EDITOR NOTE: Manufacturing is ramping up in a way that we haven’t seen since 1983. Companies are racing to keep up with demand after year-long supply chain disruptions have kept inventories low. Now that the federal government is hell-bent on expansionary fiscal policy, trillions of dollars are flooding into the system, increasing inflation pressures. It’s evident in the rise in real estate prices, food, and gasoline prices. Yet neither the Fed nor the federal government is going to let up anytime soon. The outcome is that the value of your money and the state of your purchasing power is going to sink in a way we haven’t seen since the 1970s. Average Americans are going broke, a growing segment of them showing up in food lines. If you have any money “safely” stored away in a bank account or 401(k), the devastating effect of inflation is something to act on NOW. If you are in the retirement red zone, or if you’re already retired, hoping to live off a steady fixed-income payment for the next decade, you might want to err on the side of caution, as your dollars may not be able to withstand the negative force of dollar value depletion that’s about to hit us all.
March brought the strongest manufacturing growth in more than 37 years, and with it increasing indications about inflation pressures in the months ahead.
The Institute for Supply Management’s monthly manufacturing survey registered a 64.7% reading, representing the level of companies reporting expansion against contraction. That translated to a 3.9 percentage point increase from February, and the highest level since December 1983.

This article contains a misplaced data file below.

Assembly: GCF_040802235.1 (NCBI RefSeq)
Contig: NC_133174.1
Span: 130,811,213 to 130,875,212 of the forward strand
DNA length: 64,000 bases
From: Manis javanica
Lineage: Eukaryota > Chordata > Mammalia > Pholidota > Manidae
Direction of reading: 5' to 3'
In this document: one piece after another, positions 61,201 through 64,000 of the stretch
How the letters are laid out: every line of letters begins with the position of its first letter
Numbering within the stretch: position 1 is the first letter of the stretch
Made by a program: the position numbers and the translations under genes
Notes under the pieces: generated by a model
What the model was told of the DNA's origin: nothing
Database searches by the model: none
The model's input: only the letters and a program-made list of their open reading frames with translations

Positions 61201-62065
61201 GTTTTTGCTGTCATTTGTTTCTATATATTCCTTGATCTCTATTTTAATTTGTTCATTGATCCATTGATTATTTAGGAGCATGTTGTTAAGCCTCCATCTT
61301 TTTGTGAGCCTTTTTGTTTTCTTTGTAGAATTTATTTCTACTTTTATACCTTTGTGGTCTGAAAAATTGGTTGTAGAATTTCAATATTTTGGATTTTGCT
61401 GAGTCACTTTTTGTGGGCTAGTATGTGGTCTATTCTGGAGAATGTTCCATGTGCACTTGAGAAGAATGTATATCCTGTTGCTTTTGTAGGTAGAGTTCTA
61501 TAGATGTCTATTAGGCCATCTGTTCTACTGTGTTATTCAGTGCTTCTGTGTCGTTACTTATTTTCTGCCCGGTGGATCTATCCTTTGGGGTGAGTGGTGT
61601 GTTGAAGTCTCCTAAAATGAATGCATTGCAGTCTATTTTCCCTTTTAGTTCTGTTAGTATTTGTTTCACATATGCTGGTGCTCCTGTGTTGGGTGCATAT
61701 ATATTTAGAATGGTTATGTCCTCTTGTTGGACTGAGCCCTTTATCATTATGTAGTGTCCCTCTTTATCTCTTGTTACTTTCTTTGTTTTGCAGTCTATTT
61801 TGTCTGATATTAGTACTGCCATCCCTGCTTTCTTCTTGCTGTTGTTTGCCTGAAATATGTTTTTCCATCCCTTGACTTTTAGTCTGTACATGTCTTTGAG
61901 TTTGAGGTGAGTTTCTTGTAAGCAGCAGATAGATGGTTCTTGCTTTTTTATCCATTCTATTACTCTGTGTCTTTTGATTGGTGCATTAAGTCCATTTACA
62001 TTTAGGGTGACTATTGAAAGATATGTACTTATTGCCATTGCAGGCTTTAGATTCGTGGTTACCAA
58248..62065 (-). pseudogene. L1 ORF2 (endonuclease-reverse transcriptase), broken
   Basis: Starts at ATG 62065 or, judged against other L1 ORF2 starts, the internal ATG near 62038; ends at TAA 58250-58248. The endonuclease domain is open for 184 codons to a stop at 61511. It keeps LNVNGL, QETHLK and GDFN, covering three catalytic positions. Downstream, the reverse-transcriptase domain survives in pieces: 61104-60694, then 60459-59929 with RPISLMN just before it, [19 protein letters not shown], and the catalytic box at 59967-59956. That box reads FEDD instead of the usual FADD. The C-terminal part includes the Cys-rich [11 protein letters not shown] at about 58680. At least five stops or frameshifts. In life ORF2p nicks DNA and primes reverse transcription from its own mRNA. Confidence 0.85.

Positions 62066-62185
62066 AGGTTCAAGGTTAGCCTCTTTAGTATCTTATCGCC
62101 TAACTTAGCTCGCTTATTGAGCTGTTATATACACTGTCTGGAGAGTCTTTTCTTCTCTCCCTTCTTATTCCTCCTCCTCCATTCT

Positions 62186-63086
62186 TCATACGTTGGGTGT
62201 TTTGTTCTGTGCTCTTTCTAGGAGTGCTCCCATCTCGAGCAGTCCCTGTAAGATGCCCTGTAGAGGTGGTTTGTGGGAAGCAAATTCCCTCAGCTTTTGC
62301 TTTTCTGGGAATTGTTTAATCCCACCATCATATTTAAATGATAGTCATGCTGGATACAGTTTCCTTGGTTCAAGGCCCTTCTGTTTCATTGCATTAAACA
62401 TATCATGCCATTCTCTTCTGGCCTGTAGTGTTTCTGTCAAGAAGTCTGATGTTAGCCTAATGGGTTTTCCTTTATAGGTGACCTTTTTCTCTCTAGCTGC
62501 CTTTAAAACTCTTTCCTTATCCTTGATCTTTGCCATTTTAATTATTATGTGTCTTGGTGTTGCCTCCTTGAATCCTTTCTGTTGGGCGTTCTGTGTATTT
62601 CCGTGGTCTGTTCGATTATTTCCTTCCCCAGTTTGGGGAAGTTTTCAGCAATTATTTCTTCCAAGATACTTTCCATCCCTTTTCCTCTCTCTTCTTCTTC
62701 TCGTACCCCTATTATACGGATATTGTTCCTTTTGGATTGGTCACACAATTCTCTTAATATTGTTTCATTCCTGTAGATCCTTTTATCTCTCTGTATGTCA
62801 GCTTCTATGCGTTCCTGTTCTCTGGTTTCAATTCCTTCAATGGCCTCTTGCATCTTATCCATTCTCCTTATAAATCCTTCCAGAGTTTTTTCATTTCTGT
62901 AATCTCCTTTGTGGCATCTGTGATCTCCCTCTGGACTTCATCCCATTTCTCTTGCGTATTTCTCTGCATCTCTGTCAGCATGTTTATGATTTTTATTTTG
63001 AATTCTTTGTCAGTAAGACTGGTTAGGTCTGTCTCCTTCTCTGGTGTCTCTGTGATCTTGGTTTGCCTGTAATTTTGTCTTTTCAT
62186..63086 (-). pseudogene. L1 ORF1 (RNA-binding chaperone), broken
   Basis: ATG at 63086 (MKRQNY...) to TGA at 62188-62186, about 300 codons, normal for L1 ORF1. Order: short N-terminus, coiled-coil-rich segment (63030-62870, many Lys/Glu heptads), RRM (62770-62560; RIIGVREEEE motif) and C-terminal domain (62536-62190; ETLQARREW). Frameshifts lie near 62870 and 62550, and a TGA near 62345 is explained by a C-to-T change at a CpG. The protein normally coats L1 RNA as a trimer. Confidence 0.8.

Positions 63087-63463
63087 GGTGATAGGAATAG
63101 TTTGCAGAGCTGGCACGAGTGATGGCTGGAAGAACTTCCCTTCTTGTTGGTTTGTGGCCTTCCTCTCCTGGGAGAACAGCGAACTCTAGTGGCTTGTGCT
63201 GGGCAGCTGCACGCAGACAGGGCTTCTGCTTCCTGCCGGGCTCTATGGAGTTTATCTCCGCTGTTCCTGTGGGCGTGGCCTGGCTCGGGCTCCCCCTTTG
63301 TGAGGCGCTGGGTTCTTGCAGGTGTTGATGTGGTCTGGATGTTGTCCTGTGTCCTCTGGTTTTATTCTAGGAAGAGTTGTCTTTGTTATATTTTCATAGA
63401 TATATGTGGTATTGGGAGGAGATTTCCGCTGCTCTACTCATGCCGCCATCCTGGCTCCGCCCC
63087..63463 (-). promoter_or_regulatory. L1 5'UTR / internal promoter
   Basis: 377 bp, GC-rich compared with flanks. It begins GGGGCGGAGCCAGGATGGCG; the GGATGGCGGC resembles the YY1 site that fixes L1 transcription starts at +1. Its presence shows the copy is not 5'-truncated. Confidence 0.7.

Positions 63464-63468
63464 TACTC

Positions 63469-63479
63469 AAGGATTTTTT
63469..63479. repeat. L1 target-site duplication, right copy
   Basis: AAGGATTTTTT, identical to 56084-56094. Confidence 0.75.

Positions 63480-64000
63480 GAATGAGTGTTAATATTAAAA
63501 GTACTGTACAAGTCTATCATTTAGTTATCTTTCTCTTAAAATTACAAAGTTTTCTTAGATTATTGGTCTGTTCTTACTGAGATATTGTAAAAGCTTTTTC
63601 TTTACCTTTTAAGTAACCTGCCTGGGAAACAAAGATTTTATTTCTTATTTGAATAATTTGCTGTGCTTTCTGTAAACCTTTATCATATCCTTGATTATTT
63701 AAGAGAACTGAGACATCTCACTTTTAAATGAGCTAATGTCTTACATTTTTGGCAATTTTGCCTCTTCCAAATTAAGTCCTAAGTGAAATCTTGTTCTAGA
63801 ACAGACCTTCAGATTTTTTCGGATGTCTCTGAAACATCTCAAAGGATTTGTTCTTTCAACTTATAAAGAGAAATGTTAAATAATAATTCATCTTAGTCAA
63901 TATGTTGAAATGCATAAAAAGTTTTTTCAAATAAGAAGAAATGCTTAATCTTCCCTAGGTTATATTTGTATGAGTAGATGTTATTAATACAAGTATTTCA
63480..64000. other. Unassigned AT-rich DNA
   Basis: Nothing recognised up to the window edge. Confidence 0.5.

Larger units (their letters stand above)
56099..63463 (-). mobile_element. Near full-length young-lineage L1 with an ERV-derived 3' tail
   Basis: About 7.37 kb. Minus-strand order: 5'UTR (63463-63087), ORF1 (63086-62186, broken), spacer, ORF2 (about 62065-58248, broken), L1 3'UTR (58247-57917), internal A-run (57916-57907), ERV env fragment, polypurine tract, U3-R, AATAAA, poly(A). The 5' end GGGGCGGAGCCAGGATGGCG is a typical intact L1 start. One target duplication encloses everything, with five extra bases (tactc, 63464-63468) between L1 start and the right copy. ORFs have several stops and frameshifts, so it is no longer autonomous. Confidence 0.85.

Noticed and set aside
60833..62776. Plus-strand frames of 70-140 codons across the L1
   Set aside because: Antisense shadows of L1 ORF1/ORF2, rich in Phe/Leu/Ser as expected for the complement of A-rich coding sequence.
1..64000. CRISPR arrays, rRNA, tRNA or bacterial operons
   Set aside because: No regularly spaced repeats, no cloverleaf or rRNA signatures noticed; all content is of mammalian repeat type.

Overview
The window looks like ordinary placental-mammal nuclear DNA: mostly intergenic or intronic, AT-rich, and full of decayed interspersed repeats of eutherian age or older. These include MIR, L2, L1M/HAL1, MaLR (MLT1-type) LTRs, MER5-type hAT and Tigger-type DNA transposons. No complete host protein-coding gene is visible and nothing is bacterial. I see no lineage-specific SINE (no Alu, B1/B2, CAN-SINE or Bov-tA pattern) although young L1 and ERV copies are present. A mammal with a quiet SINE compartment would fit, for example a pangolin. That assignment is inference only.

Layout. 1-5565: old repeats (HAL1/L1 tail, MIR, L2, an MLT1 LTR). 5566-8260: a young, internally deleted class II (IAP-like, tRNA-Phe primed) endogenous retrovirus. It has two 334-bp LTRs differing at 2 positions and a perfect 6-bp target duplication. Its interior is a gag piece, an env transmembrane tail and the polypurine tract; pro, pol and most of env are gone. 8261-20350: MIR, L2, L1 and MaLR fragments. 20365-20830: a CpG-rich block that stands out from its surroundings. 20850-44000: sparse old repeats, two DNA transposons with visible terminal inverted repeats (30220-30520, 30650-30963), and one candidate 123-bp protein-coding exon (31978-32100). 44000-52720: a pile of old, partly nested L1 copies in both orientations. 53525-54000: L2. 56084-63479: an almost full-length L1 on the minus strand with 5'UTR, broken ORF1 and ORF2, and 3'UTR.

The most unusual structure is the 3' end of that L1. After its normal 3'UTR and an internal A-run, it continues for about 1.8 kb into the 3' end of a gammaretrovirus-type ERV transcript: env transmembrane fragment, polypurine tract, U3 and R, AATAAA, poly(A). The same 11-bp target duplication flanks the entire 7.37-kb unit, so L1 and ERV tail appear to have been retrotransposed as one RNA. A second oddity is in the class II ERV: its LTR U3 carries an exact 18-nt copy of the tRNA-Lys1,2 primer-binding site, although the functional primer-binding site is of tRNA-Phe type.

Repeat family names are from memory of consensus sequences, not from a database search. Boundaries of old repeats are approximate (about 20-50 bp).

Moreover, responses to various subcategories within the readings, as well as the written summations from survey participants, showed how tight conditions are in the sector.
“Widespread supply chain issues. Suppliers are struggling to manage demand and capacity in the face of chronic logistics and labor issues. No end in sight,” wrote a respondent in the machinery field.
“Business bottomed out in February; we are expecting steady improvement through the end of the year. Inflation and material availability, along with logistics, are major concerns,” said another executive in the furniture and related products industry.
Their comments reflect subcomponents within the ISM survey.
While the prices paid component edged lower, it remained elevated at 85.6%. Backlogs registered 67.5%, while inventories tumbled further to just 29.9%, which the survey classifies as “too low.” Low levels of goods often translate into higher costs.
Survey respondents said “their companies and suppliers continue to struggle to meet increasing rates of demand due to coronavirus ... impacts limiting availability of parts and materials,” ISM Chair Timothy Fiore said.
“Extended lead times, wide-scale shortages of critical basic materials, rising commodities prices and difficulties in transporting products are affecting all segments of the manufacturing economy,” he added.
Pressures may not be temporary
For many economists, the survey simply reinforced a message that other data points have shown lately, namely that inflationary pressures continue to build and perhaps not on simply a transitory basis as Federal Reserve officials have indicated.
The last time the ISM manufacturing reading was that high was just before a year when gross domestic product grew at a 7.2% pace and inflation was at 3.8%.
Supply chain issues, including but not limited to the bottleneck in the Suez Canal, along with trillions in cascading government stimulus and rising prices for real estate, food and gasoline all point to more inflation ahead.